Nicknamed the Teacup because of its shape, this quasar is causing a cosmic storm in a distant galaxy. The source of the squall is a supermassive black hole buried at a galaxy’s center.
Swirls in Jupiter’s atmosphere and in Earth’s Baltic Sea look a lot alike. That’s because the motion of fluids on both planets are governed by same laws of physics.
These 3 planets – 2 very bright ones and a fainter one – are lined up in the early morning sky now, nearly equidistant from each other.
Frozen waves on Lake Michigan, in a photo by Glenn Hughson.
This striking image shows just a part of the spectacular tail emerging from a spiral galaxy nicknamed D100.
A bluebird on a snowy day in Massachusetts is a sign that spring is coming.
Niko Powe waved a sparkler at the starry sky. He wrote, “Sirius, Orion, Hyades, Pleiades, the moon, Mars, and me.”
Sunrise in Marrakech, Morocco, on February 27, 2019, taken from a hot air balloon. Photo by Ming Bow.
Beams of light across the night sky on a lonely Florida highway.
Have you ever heard of snow rollers? We hadn’t either. They’re like the snowballs people roll to make snowmen. But, instead of people, nature rolls them.
Virga is rain that falls but doesn’t reach the ground. It helped create this spectacular scene over Mutare, Zimbabwe, on March 5, 2019.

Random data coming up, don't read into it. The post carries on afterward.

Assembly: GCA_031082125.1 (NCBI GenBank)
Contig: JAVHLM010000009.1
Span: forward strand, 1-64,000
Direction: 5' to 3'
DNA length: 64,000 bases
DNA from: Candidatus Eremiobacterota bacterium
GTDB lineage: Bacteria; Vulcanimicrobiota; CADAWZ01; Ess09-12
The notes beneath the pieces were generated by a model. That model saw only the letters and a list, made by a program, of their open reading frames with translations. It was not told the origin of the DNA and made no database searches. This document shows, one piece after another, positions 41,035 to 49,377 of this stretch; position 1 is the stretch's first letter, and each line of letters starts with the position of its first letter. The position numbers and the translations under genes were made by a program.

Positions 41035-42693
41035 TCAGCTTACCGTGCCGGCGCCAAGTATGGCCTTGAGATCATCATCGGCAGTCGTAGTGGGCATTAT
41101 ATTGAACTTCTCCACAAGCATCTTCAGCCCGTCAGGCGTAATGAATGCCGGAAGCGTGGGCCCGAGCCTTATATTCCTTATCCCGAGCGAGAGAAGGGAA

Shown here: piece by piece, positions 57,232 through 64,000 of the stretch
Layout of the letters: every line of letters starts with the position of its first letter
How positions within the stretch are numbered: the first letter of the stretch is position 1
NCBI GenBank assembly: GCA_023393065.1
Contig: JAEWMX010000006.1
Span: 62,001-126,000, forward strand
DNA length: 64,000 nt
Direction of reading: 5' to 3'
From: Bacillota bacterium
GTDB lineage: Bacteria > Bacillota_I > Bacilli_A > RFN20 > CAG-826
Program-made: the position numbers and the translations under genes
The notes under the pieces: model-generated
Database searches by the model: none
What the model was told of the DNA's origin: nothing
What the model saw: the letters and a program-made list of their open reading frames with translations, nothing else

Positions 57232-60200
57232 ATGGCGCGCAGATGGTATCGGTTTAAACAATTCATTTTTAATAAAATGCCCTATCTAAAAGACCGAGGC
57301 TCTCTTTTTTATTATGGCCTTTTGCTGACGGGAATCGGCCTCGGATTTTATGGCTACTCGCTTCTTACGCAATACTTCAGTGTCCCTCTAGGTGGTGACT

Only a few of the original, sometimes-glinting Iridium satellites are still in low Earth orbit. They have 3 reflective panels that occasionally catch the sun and produce a visible flare lasting between 5 and 20 seconds.
Polaris – aka the North Star – is in the center of the great turning wheel of stars in this photo. It’s the star around which the entire northern sky appears to turn.
The moon has swept past the planets that are up shortly before sunup this week. The EarthSky community caught the early morning sky scenes.
SpaceX took a giant step this weekend with the successful launch of its Crew Dragon demo capsule, its first spacecraft designed to carry humans.
A lunar halo over one of the natural arches in California’s Alabama Hills.
Do you see the dragon in this green aurora that appeared over Iceland earlier this month? It’s an example of what’s called pareidolia.
A new image from Japan’s Hayabusa-2 spacecraft reveals a large, dark, irregular spot where the craft landed on asteroid Ryugu’s surface last week.
James Figge of Delmar, New York captured this image on February 23, 2019 – from the comfort of his home – with the Harvard-Smithsonian 6-inch robotic telescope in Arizona.
“A delightful rainbow which particularly caught my eye as it framed the anticrepuscular rays on the horizon,” said photographer Alec Jones.
Moon and Regulus on March 18 and 19
Storm in a cosmic teacup